Entry to the monument pedestal is only possible with a Monument Pass purchased online in advance; for more details visit www.statueofliberty.org.
6. Rodina Mat, Volgograd
The stainless-steel Rodina Mat (Motherland) is one of the world’s largest statues. Sitting atop the Mamayev Kurgan (a shrine to the fallen), she weighs in at 8000 tonnes and is 108m high. There’s good reason for the gigantic scale: Russia lost 30 million souls during WWII. Compared to the calm beauty of the Statue of Liberty, Rodina is every inch power and fury. Brandishing a 22mlong sword, her mouth is twisted with rage – a truly awe-inspiring sight.
On your way up to the statue, go through a tunnel opening into the hillside, where there is a cavernous monument to the Battle of Stalingrad.
Spain’s beloved architect Antoni Gaudí is the visionary behind the Parc Güell, built between 1900 and 1914. The park was originally designed as a housing estate, although that idea was quickly abandoned. Gaudí’s strange, organic style conjures up below-level passages built like the giant ribcage of some alien creature; wavy columns resembling stalactites and composed of broken, multicoloured ceramic; a long bench shaped like a serpent; and grottoes, nooks and crannies galore. It remains unsurpassed.
The nearest metro station is Lesseps, from which the park is a 20-minute walk. Opening hours are usually 10am–7pm; entry is free.
8. Federation Bells, Melbourne
On the banks of the Yarra River in central Melbourne is an example of public art combined with sound sculpture. The 39 inverted temple-style bells of various sizes are mounted on steel poles and spread through an open space, allowing people to walk between them. The bells are struck by computer-controlled hammers programmed to play seven different five-minute compositions written by local composers. A little bit of democracy is at play too: anyone, musical genius or not, can submit their own tune for consideration.
This sound sculpture plays three times per day: 8–9am, 12.30–1.30pm, 5–6pm. To submit your own composition, see www.federationbells.com.au.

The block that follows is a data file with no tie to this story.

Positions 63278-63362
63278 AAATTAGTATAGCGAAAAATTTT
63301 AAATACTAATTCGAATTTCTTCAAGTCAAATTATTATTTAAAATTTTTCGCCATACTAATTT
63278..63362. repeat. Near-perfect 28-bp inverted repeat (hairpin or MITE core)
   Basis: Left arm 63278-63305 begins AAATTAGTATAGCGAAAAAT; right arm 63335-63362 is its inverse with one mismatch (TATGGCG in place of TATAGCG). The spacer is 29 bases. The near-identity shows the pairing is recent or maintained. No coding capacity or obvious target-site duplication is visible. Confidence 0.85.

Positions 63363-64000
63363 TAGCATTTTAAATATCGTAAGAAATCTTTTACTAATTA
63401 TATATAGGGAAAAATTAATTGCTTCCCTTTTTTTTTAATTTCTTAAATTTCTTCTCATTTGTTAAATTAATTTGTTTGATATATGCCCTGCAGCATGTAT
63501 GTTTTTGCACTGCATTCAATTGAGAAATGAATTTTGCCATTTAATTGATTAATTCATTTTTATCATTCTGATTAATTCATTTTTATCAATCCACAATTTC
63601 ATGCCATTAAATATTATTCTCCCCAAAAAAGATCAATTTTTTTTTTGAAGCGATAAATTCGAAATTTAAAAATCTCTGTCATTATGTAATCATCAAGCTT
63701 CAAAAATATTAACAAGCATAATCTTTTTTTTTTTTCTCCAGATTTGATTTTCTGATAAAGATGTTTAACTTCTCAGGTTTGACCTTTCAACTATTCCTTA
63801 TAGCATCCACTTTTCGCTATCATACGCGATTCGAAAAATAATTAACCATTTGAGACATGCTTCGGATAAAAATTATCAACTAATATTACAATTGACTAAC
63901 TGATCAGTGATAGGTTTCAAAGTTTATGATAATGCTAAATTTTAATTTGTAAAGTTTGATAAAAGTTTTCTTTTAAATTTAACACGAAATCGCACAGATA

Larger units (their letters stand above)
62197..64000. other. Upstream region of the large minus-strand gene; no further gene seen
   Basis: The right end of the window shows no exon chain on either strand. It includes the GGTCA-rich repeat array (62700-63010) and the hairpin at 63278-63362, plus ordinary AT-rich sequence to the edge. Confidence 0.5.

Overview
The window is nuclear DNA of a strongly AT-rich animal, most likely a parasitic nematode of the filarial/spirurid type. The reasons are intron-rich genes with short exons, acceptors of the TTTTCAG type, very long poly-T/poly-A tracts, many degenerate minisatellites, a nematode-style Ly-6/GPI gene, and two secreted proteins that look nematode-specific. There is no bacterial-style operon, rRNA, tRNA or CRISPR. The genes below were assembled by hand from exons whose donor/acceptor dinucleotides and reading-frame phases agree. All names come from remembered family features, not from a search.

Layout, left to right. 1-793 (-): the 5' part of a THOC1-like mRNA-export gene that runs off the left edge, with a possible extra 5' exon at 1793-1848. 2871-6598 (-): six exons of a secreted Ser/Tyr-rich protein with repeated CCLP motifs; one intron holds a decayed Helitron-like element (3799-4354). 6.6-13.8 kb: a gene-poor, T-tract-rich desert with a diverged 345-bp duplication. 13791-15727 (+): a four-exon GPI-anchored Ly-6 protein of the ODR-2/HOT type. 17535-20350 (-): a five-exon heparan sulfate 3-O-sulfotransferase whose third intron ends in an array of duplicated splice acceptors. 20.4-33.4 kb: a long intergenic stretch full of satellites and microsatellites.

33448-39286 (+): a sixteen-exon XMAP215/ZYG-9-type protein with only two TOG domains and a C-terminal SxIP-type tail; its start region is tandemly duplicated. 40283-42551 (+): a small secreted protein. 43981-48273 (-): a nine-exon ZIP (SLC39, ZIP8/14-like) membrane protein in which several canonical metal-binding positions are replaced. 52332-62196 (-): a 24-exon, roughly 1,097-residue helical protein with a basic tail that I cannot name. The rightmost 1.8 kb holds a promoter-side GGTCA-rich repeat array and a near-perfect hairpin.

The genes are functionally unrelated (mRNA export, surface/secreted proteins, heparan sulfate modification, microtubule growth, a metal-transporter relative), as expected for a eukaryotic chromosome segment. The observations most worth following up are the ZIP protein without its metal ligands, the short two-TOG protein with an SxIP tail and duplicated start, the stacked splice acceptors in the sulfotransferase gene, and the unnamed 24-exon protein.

9. Mission District murals, San Francisco
The world-famous murals of the Latino Mission District adorn the walls of dozens of buildings. These poignant pieces of public art build upon the Mexican mural movement from the 1920s, as well as a good dollop of hungover-rom-the-’60s hippy idealism. Common themes include Hispanic, Aztec and Maya motifs, human rights, football, Carnival and Mexican cinema. The overarching theme, though, is ‘community’, and it’s so thick in the air here you could carve it.
The District’s centre is at 16th and Valencia, and its cultural heartland is the area around 24th Street; see what’s happening at www.sfmission.com.
These gigantic carvings of four presidential noggins (Washington, Jefferson, Lincoln and Roosevelt), embedded into Mt Rushmore’s side, have infiltrated all aspects of US pop culture, from heavy metal to The Simpsons. But their power hasn’t diminished – if the heads were attached to bodies, these dudes would be nearly 150m tall. Some see the carvings as a monument to racism: Mt Rushmore is in the middle of Sioux country, these early presidents had a lot to with a decline in Native American populations, and the sculptor had ties with the Ku Klux Klan.
Mt Rushmore is open daily except 25 December; for details of summer and winter schedules see www.nps.gov.